S: Right. But what about eating cantaloupe, and watermelon, and grapefruit, and all sorts of, some of them full of fructose as well, those are usually billed as being so healthy.
JJ: Right. It’s not—for two weeks I take people off of all of that and then at the end of two weeks we’ll incorporate those things back in. If someone’s insulin sensitive, they are not diabetic, then one or two pieces of whole fruit, not dried, not concentrated, not syrup, not juice, fine. But if you’re diabetic, if you’re hypertensive, if you’ve got insulin resistance, this is not something you should be doing. If you’re trying to lose a big gut, drop the fruit, drop all the fructose, you’ll be amazed how quickly things turn around. Then you’ll start to notice that a lot of these fruits just taste super sweet. That’s kind of where we wanna go back to, using fruit as a treat rather than as this diet staple because it’s really not.
S: Yeah, I totally agree on that. This chart that you referenced with the sugar impact levels, is that something that folks can download?
JJ: Yeah. It’s in my sugar impact diet book. We will give you a quick start guide that’s got all that in there. How’s that?
S: That sounds perfect. I’ll include a link to that in the show notes. Listeners, go check out optimizedgeek.com for that awesome gift from JJ. One thing that I wanted to mention as well that was helpful for me when I got off of sugar was to just go cold turkey rather than try and moderate because I think there are two types of people; abstainers and moderators. I’m definitely an abstainer. It’s either all in or all out. I can’t just have one cookie or whatever. I have to finish the box and that’s not good. I just need to cut it out completely. I’ll have a desert on my birthday or other holidays but the rest of the year, nope. It’s a flat out no. I just can’t. It’s a slippery slope for me. Is that something that you’ve found to be the case with your clients?
JJ: When I’m getting someone off of sugar, I taper them that first week or two because what I found is if someone’s a sugar burner which—if you need to eat every two to three hours, if you can’t go longer than that without crushing and burning—then you’re a sugar burner not a fat burner. If you carry a lot of excess weight around your waist, big belly fat, you’re probably a sugar burner, not a fat burner. I find those people do better with a one to two week transition otherwise they tend to crash and then they go racing for something sweet to bring their energy back up. However, here’s a super important thing, and you brought it up, is trigger foods. We all have them. For me, my trigger foods are crunchy, salty things. If I went to a movie and they have those unlimited buckets of popcorn, if I had a handful of popcorn at the movies, I’d probably be at the movie theater all day long refilling my bucket. I’d just stay there. There’d be no end in sight. I know that about myself. I think the critical thing is to know what your trigger foods are and avoid those things at all costs. I can have a couple of bites of a desert and be totally fine because I don’t really like sweets that much but I cannot go dig into a salty, crunchy thing and be able to handle it. I can’t. I just lose it. I think we gotta know our trigger foods. Even if they’re considered healthy, too much healthy foods’ unhealthy. Just because nuts are healthy, doesn’t mean a jar of almond butter is healthy.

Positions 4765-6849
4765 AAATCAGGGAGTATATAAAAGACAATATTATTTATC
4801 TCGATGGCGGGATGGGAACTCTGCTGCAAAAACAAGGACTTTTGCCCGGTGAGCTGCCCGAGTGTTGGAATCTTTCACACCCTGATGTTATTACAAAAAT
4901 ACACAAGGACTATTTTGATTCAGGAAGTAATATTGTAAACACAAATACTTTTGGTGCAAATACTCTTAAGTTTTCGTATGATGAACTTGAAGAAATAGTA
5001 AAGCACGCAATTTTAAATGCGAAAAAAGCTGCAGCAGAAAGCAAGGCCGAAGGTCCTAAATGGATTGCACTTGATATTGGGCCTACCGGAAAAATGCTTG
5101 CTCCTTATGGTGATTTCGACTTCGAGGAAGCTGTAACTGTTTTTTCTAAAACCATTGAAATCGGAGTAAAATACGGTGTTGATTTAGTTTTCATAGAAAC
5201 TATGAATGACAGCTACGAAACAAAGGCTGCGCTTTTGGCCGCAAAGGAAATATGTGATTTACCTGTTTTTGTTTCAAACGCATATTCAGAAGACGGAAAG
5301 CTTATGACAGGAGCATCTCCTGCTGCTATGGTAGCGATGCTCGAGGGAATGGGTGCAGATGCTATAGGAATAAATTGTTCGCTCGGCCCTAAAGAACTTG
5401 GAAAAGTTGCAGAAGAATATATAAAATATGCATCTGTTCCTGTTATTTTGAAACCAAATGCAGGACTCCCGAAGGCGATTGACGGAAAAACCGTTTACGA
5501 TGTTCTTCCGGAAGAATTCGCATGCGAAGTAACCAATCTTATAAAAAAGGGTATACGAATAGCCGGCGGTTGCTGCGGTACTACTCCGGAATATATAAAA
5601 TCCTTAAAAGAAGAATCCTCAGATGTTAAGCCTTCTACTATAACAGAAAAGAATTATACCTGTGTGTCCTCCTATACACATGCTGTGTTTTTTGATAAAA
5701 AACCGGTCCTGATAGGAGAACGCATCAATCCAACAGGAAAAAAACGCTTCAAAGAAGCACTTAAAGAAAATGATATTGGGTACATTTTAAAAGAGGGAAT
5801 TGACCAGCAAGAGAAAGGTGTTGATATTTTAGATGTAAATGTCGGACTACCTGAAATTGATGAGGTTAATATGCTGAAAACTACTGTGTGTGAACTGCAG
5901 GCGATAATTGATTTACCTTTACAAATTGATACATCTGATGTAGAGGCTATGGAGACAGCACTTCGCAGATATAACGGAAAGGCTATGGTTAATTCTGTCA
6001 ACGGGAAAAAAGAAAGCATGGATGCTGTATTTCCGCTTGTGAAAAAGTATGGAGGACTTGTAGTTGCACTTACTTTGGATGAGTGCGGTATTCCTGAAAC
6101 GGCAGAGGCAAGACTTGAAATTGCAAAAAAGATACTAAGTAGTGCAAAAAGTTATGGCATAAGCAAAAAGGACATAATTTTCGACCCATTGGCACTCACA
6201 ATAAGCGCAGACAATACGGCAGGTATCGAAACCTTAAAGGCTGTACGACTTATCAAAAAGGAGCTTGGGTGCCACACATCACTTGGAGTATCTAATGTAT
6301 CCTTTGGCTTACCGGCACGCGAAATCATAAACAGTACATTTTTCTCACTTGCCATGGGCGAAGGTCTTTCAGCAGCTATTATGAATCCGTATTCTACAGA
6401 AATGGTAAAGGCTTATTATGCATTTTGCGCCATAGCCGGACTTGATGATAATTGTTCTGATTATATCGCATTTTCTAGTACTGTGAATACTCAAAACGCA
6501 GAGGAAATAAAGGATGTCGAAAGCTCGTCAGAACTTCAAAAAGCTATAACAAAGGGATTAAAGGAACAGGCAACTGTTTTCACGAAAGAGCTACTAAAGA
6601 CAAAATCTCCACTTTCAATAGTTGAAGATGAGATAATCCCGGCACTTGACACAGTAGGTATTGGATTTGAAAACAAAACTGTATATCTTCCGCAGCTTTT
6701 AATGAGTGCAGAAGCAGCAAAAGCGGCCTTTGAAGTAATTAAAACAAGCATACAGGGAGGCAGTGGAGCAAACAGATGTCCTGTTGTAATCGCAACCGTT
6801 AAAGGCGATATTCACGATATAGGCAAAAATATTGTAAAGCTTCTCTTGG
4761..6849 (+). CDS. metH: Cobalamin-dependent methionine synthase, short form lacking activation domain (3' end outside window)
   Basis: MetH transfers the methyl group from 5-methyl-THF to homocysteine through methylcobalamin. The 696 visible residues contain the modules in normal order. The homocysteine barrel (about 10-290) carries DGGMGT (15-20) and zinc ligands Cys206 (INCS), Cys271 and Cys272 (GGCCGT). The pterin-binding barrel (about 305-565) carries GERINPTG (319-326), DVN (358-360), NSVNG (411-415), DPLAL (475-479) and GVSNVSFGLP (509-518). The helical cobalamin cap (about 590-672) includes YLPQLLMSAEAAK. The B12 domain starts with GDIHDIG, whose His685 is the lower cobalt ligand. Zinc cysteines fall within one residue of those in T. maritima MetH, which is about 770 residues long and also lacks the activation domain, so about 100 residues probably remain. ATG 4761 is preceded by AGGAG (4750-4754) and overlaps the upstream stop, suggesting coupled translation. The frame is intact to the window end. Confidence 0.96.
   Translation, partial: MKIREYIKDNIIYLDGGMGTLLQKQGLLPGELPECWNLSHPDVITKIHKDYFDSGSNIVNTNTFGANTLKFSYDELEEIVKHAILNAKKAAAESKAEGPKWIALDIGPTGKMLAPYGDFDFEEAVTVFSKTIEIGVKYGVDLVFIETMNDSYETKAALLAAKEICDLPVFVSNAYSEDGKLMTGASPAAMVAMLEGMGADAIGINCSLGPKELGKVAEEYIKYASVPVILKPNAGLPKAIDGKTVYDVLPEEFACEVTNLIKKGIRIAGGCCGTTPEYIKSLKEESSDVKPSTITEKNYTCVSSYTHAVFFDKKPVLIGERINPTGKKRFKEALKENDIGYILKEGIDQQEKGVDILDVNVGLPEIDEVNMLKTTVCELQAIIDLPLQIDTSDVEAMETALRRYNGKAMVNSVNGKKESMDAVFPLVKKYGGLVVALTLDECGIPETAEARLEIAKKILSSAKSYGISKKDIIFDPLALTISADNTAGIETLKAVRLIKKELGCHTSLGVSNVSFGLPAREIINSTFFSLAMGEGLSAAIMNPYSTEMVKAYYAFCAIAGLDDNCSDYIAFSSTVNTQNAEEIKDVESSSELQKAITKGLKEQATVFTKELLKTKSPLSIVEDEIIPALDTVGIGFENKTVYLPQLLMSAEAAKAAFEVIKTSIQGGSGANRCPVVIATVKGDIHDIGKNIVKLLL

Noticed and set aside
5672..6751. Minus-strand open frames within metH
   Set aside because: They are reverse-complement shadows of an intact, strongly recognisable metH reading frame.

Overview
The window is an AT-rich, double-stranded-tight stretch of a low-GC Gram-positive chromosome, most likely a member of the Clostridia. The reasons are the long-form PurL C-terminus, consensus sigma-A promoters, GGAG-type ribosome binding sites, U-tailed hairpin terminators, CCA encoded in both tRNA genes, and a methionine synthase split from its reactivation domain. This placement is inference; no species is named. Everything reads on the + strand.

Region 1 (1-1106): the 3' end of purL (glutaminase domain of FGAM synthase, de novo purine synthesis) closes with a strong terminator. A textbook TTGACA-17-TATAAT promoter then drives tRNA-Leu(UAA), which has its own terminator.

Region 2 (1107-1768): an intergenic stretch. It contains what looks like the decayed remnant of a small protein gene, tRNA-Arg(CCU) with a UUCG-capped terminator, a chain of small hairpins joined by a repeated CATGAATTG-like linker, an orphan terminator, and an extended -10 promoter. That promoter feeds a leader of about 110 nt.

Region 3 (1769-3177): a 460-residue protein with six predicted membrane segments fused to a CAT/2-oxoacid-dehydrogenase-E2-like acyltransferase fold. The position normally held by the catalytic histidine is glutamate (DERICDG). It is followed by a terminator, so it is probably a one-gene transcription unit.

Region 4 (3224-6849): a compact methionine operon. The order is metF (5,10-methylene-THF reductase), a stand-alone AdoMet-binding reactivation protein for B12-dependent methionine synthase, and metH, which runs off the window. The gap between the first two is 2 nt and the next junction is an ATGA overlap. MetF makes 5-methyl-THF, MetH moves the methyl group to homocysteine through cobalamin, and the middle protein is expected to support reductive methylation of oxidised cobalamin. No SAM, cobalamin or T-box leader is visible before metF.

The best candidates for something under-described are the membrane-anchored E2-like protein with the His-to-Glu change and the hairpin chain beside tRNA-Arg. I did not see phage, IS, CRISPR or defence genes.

S: Right. If I’m a sugar burner and I wanna become a fat burner, what’s the process? After I do this weaning, taking myself off of these horrible sugary foods? Then I also avoid trigger foods, throw them out, get them out of the house, etc.
JJ: There’s a lot of talk now about fasting, intermittent fasting, keto diets, etc. The interesting thing is when you really look at how we should be eating which is stop eating three to four hours before bed, give yourself a good overnight fast, 12-14 hours, guess what happens when you do that? You’re a fat burner. You’re in ketosis. That’s kind of a natural state of being. A natural state of being, we’d miss a meal here and there, we’d have caloric variability, that’s one of the key things to do. When I take someone through this, I’m trying to do it in a way that is not as unpleasant as possible. It’s pleasant as possible. That’s why I taper people down first so they don’t have a big energy dump because most of us can’t take off a couple weeks out of our life in our busy schedule to have energy crashes. We go through this no-fructose, low-sugar impact for a couple of weeks. As we’re doing that, we cut snacks out, you’re eating three meals a day, maybe two meals and a snack because we don’t necessarily need to eat three meals either. You’re getting a bigger overnight fast, drinking more water, that is all shifting you into this fat burning. Again, you know you’re a fat burner when you can go four to six hours before you need to eat again. When you can close the kitchen down after dinner and wake-up and not have to rush to the kitchen to eat something and you can go an hour or two in the morning before you need to eat again. That’s really the telltale sign that you’re losing weight around your waist. If you’re dropping weight but you’re [inaudible [00:27:25] better and you’re a sugar burner, you’re not a fat burner. That’s really a key distinction there but so many of the things we’ve been taught over the years that we should be eating three meals and three snacks a day which is absolute ridiculousness. I think the snacking industry created that one that was just silly. When we pulled the fat out of foods, we started snacking like that, it’s just a bad plan. It’s bad to go without a meal. No, it’s not. It’s not bad to be a little bit hungry here and there. We used to be, thousands of years ago, we’re hungry. Think about the last time you were really hungry.